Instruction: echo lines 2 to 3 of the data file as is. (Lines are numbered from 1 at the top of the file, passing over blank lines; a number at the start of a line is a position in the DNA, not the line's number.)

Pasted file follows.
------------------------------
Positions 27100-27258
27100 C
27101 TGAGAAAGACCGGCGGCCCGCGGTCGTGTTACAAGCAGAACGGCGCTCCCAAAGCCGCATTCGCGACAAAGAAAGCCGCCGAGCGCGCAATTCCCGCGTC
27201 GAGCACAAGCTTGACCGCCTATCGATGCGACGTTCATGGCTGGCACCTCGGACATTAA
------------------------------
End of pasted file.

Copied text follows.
27100 C
27101 TGAGAAAGACCGGCGGCCCGCGGTCGTGTTACAAGCAGAACGGCGCTCCCAAAGCCGCATTCGCGACAAAGAAAGCCGCCGAGCGCGCAATTCCCGCGTC